Computer Chess Club Archives




Subject: Re: Secrets of Rybka and Fruit from my point of view

Author: Vincent Diepeveen

Date: 21:19:22 12/19/05

Go up one level in this thread

On December 16, 2005 at 03:32:16, Vasik Rajlich wrote:

>On December 16, 2005 at 00:56:04, Zappa wrote:
>>On December 15, 2005 at 17:05:00, Sergei S. Markoff wrote:
>>>1) Fruit.
>>>Fruit search seems to be primitive. "History pruning" is a variation of
>>>well-known idea. After implementing such method in SmarThink some years ago I
>>>named it "history-based pruning" and then changed to "ordering-based pruning".
>>>The outcome of such methods very depends of whole search model, but anyway
>>>history pruning is not the key to Fruit strength.
>>>To my mind, the key of Fruit strength is that the "Chess is the art of
>>>exchange". So, Fabien's idea about flexible game stages looks to be a beautiful
>>>way to improve positional play. Fruit can effectively consolidate the position.
>>>It simply knows when to excange to improve position. I think that it's the main
>>>key (cumulative with very good tuning of evaluation function). I think Fruit is
>>>very perspective. The main line of progress for this project, to my mind, is to
>>>add more complicated knowledge and intellectualize a search.
>>>2) Rybka
>>>Some time ago we discussed with Gian-Carlo Pascutto an idea of create special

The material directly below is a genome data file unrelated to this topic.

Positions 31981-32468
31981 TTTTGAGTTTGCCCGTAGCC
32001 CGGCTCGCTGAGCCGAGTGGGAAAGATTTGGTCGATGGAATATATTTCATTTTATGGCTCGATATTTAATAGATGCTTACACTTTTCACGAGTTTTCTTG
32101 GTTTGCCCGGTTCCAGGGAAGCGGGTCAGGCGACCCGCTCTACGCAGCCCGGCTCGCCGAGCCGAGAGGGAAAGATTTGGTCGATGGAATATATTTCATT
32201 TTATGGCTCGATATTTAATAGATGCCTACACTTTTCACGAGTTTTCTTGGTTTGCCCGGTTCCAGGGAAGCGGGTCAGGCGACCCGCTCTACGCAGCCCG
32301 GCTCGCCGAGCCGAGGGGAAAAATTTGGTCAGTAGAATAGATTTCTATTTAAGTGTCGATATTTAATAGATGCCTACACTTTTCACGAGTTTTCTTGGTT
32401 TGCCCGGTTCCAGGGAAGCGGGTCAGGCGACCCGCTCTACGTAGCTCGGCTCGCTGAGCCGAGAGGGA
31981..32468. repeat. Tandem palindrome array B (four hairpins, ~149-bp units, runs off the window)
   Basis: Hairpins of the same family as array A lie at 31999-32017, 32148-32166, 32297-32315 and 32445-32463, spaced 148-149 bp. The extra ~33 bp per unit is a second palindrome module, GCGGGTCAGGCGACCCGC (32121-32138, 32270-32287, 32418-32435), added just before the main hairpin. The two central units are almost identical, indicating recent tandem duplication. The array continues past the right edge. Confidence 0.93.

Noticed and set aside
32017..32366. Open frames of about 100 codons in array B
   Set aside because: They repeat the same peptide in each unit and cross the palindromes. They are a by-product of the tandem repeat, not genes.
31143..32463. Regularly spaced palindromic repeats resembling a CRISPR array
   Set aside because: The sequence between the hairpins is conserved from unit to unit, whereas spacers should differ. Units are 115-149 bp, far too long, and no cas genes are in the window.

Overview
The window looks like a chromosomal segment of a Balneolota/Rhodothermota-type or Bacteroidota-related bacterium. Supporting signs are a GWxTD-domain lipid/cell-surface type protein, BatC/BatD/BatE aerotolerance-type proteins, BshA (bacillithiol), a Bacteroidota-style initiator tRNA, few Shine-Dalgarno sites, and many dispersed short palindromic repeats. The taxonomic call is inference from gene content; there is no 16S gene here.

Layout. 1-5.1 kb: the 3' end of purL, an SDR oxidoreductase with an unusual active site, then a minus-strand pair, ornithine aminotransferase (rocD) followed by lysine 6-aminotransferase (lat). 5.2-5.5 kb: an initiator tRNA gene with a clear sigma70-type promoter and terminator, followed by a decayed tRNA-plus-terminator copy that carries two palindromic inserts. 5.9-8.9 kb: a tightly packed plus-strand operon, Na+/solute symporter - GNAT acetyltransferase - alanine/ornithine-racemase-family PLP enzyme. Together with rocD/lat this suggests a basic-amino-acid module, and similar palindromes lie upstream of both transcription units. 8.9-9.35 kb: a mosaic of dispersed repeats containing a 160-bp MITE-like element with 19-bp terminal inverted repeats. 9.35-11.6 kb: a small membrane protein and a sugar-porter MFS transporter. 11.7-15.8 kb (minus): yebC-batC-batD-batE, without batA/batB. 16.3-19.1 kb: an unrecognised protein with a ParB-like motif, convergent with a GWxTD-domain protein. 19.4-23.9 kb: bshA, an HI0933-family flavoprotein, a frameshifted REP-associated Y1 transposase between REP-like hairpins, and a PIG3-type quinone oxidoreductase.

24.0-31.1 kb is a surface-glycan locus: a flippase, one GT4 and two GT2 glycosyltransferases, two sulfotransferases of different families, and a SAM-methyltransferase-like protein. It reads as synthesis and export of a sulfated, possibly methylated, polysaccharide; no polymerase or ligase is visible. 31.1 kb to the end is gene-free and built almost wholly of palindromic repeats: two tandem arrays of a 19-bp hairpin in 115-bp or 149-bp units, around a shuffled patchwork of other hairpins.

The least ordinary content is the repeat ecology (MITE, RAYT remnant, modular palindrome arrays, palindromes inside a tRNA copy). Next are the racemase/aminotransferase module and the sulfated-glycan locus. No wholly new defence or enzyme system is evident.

>>>"SET-tables" with sets of piece-square values indexed by 1) material on the
>>>board; 2) king position; 3) pawn structure. Such tables can be calculated by
>>>analyzing a lot of games. That time I delayed my work in this area because I
>>>found other perspective things.
>>>You can see that Rybka executable contains a lot of precalculated tables. And
>>>also we all know that Rybka plays positional style. My version is that Rybka
>>>uses some variation of SET-approach. At all cases it uses some precalculated
>>>positional knowledge, but what sort of it? ;)
>>My personal opinion:
>>Fruit wins by 3 things: deep PV checking, mobility, and correctness.  I talked
>>about this with Fabien at Reykjavik.  When you have mobility, you are very
>>sensitive to being "driven back".  And when you can check your mainline 18-20
>>ply and not lose any mobility, its very probably you're playing a good move.
>>Rybka: I'm starting to think that a lot of Rybka's strength is tactical.  Try
>>that baby out on a few test positions some time.  For example, the rapid TC CEGT
>>list has Rybka 55 rating points ahead of Fruit, while the slower BFF list has
>>Rybka only 15 rating points ahead of Fruit.
>We need more data. I'll try to put it together when it's all ready.
>One thing people tell me is that Rybka tends to stick with her moves from lower
>depths more than other engines. This would also suggest better blitz play.

In past programs sticking to the same move and showing same mainline was very
common. We called it back then preprocessors.


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